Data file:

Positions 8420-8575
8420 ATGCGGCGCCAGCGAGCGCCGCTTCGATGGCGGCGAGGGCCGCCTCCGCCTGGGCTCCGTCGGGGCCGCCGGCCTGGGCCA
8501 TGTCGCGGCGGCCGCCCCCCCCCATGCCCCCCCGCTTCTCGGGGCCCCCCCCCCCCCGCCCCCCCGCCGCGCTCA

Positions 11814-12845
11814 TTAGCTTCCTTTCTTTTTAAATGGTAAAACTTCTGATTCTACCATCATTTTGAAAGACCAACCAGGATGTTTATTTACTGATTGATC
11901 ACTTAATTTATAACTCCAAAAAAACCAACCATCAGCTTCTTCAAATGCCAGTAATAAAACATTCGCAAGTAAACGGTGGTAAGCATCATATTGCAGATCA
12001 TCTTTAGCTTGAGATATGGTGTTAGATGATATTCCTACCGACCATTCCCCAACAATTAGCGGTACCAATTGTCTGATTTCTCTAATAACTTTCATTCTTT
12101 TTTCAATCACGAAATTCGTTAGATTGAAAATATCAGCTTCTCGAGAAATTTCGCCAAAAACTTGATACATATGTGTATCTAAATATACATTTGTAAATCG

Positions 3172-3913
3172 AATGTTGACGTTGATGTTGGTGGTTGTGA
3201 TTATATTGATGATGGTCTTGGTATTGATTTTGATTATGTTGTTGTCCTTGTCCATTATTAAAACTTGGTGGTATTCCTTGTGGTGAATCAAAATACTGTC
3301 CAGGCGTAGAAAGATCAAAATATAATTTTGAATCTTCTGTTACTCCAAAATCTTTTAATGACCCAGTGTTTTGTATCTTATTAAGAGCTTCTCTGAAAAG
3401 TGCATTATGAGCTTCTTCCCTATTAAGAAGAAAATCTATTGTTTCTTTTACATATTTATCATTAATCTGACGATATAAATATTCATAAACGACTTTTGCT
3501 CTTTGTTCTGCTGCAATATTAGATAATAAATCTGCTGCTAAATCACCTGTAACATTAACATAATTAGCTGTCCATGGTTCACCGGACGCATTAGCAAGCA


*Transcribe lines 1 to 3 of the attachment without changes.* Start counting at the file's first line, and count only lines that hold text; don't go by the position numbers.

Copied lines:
Positions 8420-8575
8420 ATGCGGCGCCAGCGAGCGCCGCTTCGATGGCGGCGAGGGCCGCCTCCGCCTGGGCTCCGTCGGGGCCGCCGGCCTGGGCCA
8501 TGTCGCGGCGGCCGCCCCCCCCCATGCCCCCCCGCTTCTCGGGGCCCCCCCCCCCCCGCCCCCCCGCCGCGCTCA